U.S. baby boomers have been on the planet for nearly 70 years, long enough to reshape almost every aspect of American life. Rock culture, consumerism and political activism are part of their legacy.
So too are the lasting changes they've made to the landscape. The Villages, a massive master-planned retirement development in Florida, is a case in point.
Schwartz’s son H. Gary Morse, who died in 2014, and the family-held Holding Company of the Villages drew boomers to their multi-billion-dollar enterprise with visions of a care-free, play-filled lifestyle for their final years.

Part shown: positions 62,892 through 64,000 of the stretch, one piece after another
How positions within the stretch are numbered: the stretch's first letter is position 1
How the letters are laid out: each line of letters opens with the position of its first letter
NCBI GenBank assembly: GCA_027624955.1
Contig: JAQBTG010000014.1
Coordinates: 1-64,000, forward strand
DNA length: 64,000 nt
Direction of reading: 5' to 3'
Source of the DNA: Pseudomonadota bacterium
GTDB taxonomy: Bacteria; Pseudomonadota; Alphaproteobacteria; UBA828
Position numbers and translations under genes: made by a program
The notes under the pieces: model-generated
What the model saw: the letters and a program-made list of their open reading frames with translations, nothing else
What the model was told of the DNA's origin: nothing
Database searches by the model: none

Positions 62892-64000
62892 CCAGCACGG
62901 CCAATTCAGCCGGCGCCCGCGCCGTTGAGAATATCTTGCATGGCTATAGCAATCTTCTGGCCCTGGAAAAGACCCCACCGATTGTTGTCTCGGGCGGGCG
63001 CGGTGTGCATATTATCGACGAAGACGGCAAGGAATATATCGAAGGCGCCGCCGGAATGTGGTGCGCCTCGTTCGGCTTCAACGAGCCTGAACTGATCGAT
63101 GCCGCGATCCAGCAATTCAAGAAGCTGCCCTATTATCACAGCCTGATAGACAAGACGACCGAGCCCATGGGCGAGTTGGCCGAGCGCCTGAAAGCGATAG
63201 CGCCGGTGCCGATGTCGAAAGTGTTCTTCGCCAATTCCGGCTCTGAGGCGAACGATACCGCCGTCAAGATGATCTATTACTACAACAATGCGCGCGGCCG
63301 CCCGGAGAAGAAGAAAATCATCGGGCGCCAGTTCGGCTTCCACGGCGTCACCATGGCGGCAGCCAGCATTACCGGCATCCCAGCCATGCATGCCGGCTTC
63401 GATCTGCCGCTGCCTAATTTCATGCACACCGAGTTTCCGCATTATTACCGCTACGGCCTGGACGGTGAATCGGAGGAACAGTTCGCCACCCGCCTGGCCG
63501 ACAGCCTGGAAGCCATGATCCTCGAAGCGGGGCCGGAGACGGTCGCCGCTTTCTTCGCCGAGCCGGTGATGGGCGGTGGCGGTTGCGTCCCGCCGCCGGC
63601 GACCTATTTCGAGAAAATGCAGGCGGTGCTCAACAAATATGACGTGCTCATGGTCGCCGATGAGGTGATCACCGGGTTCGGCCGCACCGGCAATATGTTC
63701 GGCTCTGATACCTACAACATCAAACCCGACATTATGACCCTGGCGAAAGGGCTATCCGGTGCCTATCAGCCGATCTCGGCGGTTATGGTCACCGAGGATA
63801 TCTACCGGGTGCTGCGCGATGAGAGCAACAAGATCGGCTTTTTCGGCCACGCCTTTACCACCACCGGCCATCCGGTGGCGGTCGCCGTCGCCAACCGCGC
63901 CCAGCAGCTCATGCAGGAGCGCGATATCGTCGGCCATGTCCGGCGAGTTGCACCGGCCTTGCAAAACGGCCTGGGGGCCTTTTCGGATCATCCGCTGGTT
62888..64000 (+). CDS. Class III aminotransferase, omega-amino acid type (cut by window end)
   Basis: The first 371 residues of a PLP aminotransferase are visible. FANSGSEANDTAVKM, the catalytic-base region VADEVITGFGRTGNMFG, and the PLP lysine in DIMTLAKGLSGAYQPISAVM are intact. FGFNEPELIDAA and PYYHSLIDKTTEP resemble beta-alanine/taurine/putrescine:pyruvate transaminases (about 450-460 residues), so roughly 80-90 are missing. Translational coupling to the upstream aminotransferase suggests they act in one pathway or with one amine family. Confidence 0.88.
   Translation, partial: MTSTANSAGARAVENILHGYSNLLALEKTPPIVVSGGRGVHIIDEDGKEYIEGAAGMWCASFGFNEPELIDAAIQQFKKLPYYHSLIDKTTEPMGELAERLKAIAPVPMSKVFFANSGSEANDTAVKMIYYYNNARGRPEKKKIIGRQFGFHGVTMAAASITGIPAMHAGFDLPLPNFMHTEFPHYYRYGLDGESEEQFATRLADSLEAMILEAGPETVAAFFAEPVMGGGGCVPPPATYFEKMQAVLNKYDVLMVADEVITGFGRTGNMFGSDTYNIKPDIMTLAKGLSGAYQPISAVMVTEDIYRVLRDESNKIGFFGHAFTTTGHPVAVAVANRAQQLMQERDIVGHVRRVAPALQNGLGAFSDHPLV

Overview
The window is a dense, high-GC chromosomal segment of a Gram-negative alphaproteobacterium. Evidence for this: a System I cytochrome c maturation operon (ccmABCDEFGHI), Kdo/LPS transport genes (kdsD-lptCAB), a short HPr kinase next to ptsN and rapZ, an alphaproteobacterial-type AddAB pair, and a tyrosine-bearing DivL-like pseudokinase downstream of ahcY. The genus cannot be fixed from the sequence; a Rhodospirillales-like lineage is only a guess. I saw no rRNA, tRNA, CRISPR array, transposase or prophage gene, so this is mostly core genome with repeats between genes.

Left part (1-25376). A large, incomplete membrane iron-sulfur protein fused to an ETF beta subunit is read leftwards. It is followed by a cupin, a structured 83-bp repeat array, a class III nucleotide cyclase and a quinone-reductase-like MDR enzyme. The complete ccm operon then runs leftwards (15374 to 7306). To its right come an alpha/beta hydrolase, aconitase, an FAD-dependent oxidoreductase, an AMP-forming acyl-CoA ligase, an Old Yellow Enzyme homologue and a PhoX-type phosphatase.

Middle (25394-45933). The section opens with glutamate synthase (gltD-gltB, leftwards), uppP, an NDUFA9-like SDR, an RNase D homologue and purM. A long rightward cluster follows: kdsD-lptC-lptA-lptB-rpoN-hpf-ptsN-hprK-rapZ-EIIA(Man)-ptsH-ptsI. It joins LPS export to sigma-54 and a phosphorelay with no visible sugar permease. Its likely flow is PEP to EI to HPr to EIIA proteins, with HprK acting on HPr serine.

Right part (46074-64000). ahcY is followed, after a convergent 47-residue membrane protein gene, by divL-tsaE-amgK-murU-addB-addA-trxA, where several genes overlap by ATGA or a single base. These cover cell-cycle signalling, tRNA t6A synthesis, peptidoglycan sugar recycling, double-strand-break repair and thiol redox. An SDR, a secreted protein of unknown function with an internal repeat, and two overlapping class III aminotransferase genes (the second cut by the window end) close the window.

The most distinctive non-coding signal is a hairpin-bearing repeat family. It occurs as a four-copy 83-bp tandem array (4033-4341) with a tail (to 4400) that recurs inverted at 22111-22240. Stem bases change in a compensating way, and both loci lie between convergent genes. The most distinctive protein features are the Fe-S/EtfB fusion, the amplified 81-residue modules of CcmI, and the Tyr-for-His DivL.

Like the suburbs of the baby boomers’ youth, The Villages is 98 percent white and affluent.
All of which begs the question: What happens to this landscape when the boomers are gone, leaving behind generations that have shown themselves to be less enthralled by golf and more at home in the melting pot of the city?